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7 studies of the acquisition of knowledge about the appearance-reality distinction suggest the following course of development. Many 3-year-olds seem to possess little or no understanding of the distinction. They fail the simplest Appearance-Reality (AR) tasks and are unresponsive to efforts to teach them the distinction. Skill in solving simple AR tasks is(More)
Recent research on the development of children's knowledge about the mind has shown that young 3-year-olds have difficulty inferring that another person holds a false belief about a matter of verifiable fact, even when provided with considerable help. 4 studies tested the hypothesis that they would have less difficulty inferring that another person holds an(More)
Children and adults were tested for their understanding that there is a virtually continuous flow of mental content in a waking person, a "stream of consciousness" that continues to run even when the person is not examining stimuli perceptually or trying to solve a problem. There was a marked increase with age from preschool to adulthood in subjects'(More)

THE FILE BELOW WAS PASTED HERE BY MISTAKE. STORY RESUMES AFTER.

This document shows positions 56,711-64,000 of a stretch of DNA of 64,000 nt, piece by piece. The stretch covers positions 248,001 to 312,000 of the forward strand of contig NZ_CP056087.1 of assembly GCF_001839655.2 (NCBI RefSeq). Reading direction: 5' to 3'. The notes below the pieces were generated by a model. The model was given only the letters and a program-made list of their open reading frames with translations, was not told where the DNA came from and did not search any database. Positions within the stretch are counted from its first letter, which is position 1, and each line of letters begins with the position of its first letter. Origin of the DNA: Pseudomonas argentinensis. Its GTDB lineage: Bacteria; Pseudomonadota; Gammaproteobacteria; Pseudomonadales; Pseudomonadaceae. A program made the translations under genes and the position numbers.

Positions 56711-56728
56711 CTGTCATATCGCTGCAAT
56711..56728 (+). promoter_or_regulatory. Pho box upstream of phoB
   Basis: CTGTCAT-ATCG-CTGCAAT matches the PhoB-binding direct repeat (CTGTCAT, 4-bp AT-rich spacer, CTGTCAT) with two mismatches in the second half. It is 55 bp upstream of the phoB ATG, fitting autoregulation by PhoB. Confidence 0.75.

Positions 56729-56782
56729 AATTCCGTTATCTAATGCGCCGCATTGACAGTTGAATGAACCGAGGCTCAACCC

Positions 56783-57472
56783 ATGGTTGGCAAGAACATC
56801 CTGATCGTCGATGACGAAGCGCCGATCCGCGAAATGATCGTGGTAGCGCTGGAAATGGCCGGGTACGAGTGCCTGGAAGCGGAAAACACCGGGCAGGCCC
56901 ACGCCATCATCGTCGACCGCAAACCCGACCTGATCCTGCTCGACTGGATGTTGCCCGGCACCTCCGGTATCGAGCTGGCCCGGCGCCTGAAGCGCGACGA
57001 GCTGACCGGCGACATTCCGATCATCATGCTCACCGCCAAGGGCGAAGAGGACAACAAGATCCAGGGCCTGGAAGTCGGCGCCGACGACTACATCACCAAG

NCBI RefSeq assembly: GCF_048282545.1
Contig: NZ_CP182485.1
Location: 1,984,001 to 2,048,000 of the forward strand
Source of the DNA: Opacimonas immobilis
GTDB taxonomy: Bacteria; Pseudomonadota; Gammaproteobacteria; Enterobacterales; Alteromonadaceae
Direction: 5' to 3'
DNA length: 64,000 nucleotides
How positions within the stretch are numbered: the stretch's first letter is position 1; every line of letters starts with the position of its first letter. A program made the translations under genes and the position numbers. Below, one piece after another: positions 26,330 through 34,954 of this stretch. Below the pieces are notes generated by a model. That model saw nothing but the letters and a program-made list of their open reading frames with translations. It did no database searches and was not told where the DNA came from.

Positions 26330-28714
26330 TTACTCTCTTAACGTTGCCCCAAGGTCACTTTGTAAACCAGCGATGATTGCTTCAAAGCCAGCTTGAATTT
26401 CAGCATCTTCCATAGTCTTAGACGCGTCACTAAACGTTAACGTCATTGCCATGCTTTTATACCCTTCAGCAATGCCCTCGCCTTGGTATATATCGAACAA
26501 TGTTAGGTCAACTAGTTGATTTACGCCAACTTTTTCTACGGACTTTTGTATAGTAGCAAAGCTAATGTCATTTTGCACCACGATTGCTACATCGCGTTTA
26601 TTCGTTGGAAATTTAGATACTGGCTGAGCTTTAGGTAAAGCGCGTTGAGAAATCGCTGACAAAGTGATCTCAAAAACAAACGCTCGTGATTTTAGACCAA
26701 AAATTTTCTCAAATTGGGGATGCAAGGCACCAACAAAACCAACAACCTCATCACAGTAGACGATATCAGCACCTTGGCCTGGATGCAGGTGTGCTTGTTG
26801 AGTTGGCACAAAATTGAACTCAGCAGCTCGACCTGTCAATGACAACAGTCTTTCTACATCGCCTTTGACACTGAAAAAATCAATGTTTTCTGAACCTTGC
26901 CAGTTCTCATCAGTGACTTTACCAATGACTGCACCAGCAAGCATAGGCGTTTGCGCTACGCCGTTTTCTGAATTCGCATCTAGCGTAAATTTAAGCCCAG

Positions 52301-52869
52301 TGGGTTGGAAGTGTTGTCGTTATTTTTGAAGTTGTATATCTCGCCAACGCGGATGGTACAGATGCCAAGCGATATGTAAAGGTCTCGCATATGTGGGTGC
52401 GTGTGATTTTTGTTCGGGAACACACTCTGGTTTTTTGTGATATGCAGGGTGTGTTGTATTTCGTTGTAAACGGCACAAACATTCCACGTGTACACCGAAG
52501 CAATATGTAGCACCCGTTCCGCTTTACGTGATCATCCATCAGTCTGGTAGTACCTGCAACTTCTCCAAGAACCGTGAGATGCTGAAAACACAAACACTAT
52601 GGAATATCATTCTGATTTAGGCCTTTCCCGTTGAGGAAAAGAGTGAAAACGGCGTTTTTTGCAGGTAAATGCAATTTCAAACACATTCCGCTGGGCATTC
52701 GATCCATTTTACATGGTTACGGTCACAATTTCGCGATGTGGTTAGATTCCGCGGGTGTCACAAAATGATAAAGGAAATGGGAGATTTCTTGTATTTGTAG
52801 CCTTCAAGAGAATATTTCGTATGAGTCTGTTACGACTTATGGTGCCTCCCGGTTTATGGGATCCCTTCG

The purpose of this investigation was to see whether children's understandings of different types of beliefs develop concurrently. Children of 3, 4, and 5 years of age were told or shown that child story characters held beliefs different from their own or from one another, not only concerning matters of physical fact ("false beliefs"), but also concerning(More)
The purpose of this study of early social-cognitive development was to assess the very young child's behaviorally expressed knowledge of people's visual-attentional acts and abilities. Boys and girls (N = 60) 1, 1 1/2, 2, 2 1/2, and 3 years of age were tested in their homes with their mother's help. Three sorts of tasks were used: 1. Percept production. The(More)
Two studies demonstrated that preschool children have little knowledge and awareness of inner speech. Study 1 showed that, in contrast to 6- to 7-year-olds and adults, 4-year-olds usually did not infer that a person silently engaged in such intrinsically verbal mental activities as reading, counting, or recalling items from a shopping list was saying things(More)
Children of ages 5, 6, 7, 8, and 10 years, and adults were asked whether people who are sound asleep and not dreaming could or would: (1) see, hear, listen, notice, think, wish, pretend, and feel things (primary-consciousness activities), (2), know that they are asleep, and know whether they are or are not engaged in primary-consciousness activities such as(More)
Two studies assessed the development of children's understanding that thoughts and feelings are closely interlinked. These studies showed that, unlike 8-year-olds and adults, 5-year-olds seldom explained a sudden change in emotion that had no apparent external cause by appeal to the occurrence of a thought. They also tended not to recognize that a person(More)